10. Customer number and meter number: Check your meter reference number with that on the front of your meter(s), especially if you’ve been getting bills that are higher than you think they should be. Meter numbers are wrong from time to time, or sometimes energy companies think the meter is an old-style one or they may think that the meter charges energy use at different rates in the day compared to night when it doesn’t (or vice versa).
Annual energy statements
As well as regular bills, you’ll be sent an annual statement which will tell you how much energy you’ve used over the last year. It also tells you the estimated cost for the coming year if you stayed on the same tariff and which tariff you’re on. Your annual energy statement will also tell you:
Any discounts or premiums you pay. This could be a direct debit discount or additional costs — for example, if you pay your bill quarterly by cash or cheque, your statement will tell you how much you could save by paying by direct debit.
Information on how to switch supplier. Your annual statement reminds you that you’re able to switch to a different supplier and signpost you to sources of information.
Switching energy supplier
The annual statements and bills will help you compare the tariff you’re on and your energy supplier’s current cheapest deal. But you might decide you’d prefer to switch to a different supplier altogether.
SAVVY TIP: The fact that you’ll have information about how much energy you’ve used in the last year together with your annual bill will make it far easier to switch supplier. But you must be careful when you shop around.
Compare the comparison sites. Different price comparison sites sometimes come up with different results for the cheapest deal and because tariffs are so complicated (and companies bring out new deals all the time) a better rate may be just around the corner.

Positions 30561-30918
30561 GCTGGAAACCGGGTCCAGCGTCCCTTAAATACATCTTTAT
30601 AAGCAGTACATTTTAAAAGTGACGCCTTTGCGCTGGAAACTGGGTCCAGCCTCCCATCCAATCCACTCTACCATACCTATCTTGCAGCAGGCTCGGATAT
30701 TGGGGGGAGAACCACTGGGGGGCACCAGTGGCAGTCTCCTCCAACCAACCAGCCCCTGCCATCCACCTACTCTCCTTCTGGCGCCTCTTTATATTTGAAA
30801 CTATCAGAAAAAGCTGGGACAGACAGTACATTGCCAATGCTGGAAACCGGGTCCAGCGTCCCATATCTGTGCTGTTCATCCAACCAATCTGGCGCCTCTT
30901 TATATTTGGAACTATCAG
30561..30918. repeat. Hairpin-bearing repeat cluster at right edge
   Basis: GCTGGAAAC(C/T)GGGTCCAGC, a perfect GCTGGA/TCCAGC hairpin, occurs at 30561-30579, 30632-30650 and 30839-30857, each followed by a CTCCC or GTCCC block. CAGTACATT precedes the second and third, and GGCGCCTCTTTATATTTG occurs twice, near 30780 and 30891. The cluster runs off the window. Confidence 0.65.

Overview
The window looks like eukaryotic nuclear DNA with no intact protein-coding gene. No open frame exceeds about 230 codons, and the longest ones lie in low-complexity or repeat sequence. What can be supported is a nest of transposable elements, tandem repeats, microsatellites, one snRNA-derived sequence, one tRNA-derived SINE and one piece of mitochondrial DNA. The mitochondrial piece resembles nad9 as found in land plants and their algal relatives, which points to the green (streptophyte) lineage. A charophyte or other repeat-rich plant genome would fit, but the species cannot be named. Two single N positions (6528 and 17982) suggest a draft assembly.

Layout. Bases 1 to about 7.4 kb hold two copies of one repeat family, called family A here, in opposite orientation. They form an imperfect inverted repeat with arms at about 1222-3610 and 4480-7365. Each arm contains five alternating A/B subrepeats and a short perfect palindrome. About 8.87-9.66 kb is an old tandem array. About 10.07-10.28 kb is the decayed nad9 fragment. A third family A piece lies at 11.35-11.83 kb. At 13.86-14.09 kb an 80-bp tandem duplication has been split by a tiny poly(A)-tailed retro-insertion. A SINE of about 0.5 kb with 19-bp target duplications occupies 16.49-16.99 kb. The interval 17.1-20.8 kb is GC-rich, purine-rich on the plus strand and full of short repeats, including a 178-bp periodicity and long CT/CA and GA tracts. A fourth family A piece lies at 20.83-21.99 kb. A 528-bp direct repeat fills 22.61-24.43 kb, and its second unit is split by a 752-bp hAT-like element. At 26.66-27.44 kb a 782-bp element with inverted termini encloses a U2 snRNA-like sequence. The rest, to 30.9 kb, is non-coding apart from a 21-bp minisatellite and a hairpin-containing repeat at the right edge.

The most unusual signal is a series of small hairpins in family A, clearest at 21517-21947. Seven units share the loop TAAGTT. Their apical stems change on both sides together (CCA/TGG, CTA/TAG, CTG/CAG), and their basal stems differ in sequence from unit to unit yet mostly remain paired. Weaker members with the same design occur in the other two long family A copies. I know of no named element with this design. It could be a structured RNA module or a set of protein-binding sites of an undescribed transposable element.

SAVVY TIP: Always shop around at several price comparison sites. There are dozens of them to choose from and Ofgem has a list of price comparison sites accredited to its confidence code.
Where to complain if you have a problem
If you’re not happy with your energy supplier or you have a problem over billing or switching to a new supplier, there are several organisations that can help.
Citizens Advice consumer service. This is who you should contact in the first instance. It can give you advice on how to deal with your complaint or refer your complaint if it thinks it’s serious.
The Energy Ombudsman. If you have complained to the energy provider and you’re not happy with their response, you can take your complaint to the energy ombudsman.
SAVVY TIP: You have to give the gas or electricity company up to eight weeks to deal with your complaint unless they give you a ‘final response’ letter sooner. Once you’ve received that you have nine months in which to complain to the energy ombudsman.
Citizens Advice website has a useful tool that will let you see what information your energy company’s bills provide.